Thus, although with differences according to different ways of classifying the types of consultations that a general practitioner makes, according to different perspectives, family doctor can see in a normal day of work between 20% and 30% of patients "without disease" (when the person presenting himself as a patient does not have a situation suggestive of illness; such as preventive visits, pre- and postnatal visits, vaccinations, and health examinations), and other 65% of patients with self-limited diseases that do not require any intervention. Further, others patients have symptoms without the disease. There could also be near to 20% of patients with chronic diseases and multimorbidity, and 15% with acute diseases. On the other hand, it has been reported that between 50 and 70% of the patients treated in family medicine present, at any time, disorganized symptoms or diseases; therefore, account for the majority of patients cared for in family medicine [3].

Patients of the general practitioner do not fit adequately into the traditional diagnostic categories. The general practitionerm finds that many, if not most of his patients do not fit adequately into the traditional diagnostic categories, and it is not easy to choose the right treatment so that many general practitioners are frustrated by their inability to "do something" for these people. Family doctors see patients who experience and live their symptoms in a personal way. In textbooks, the symptoms are conceived as expressions of defined organic alterations. Doctors learn to recognize illness by becoming familiar with patient prototypes, but family physicians never see symptoms that correspond exactly to those prototypes, but symptoms that are experienced by humans trying to communicate their discomfort or concern with signs that start from their bodies [3,4].

The symptoms expressed by patients in the consultation (especially in family medicine) can have different meanings: Expressions of biochemical alterations, symbolic expressions, expressions of the group context, expressions of family stress when going through developmental transactions, expressions of coping with a situation or event, expressions of "family character or style" symptoms, somatic expressions associated with mental problems and functional or psychosocial expressions associated with organic problems, or social and historical expressions [1,5]. Some physicians develop intuitive methods to deal with this problem, others simply ignore it, but few doctors feel comfortable treating patients to whom "disease-centered" medicine has little to offer [6,7]. The problem in family medicine is to assess the significance of symptoms for diagnosis [8], and theory fails to provide sufficient guidance on where the boundaries of disease [9].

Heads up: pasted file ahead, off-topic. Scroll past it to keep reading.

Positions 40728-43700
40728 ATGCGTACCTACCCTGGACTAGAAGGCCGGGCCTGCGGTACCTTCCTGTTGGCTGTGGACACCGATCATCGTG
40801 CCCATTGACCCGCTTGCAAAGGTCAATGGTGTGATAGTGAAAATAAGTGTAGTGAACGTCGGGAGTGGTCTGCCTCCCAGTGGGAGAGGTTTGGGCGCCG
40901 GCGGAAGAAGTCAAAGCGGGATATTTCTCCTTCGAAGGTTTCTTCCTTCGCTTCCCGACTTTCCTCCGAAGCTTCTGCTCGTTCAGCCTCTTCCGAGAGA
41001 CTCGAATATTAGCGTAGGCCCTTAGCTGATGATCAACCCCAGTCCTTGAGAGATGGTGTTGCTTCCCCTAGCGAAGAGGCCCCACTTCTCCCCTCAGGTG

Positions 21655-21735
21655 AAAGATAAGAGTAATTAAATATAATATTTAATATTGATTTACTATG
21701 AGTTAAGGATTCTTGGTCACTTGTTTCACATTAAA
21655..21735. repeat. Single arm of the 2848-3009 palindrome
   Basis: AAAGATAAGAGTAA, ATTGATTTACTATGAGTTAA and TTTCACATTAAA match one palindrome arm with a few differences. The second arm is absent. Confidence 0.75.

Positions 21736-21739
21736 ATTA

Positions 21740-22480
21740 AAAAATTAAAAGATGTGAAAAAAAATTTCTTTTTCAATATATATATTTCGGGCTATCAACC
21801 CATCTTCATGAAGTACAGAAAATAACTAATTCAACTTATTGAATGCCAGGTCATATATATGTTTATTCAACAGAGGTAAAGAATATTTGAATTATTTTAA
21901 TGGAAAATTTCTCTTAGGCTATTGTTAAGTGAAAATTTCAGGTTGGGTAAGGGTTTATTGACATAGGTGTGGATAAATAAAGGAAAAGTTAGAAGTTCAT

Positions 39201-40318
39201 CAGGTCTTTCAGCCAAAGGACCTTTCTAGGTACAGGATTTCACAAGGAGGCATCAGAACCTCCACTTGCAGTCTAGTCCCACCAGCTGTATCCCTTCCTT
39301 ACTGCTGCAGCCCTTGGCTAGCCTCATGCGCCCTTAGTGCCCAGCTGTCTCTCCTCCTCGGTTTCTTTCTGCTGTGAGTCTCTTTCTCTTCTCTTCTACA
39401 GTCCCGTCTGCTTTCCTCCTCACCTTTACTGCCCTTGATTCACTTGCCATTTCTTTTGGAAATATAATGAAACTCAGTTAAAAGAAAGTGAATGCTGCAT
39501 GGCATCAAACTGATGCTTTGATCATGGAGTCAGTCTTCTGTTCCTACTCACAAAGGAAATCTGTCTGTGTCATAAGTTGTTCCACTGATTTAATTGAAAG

In this stage, what are disorganized diseases? It is those symptoms or problems that give the doctor a feeling of confusion, disorder, uncertainty, or insecurity with respect to the traditional diagnostic categories, and that is not fully developed or open in the interview, and at the same time an expectation about its evolution [10]. Symptoms are often "disorganized", not readily recognizable, and can be presented by symbols, as does the arrangement of notes in a musical score. Perhaps the family doctor has to approach the symptoms as if they were "music": Like a mysterious constellation; seeking order in disorder, or better trying to understand some of the disorder [11]. In the hospital, medical specialists "detest" (possibly rightly, in that context) the qualitative and disorganized diseases, these notes in a mysterious musical score, the disorders with multiples connections, especially with social connections, so that these problems become the task of the family doctor.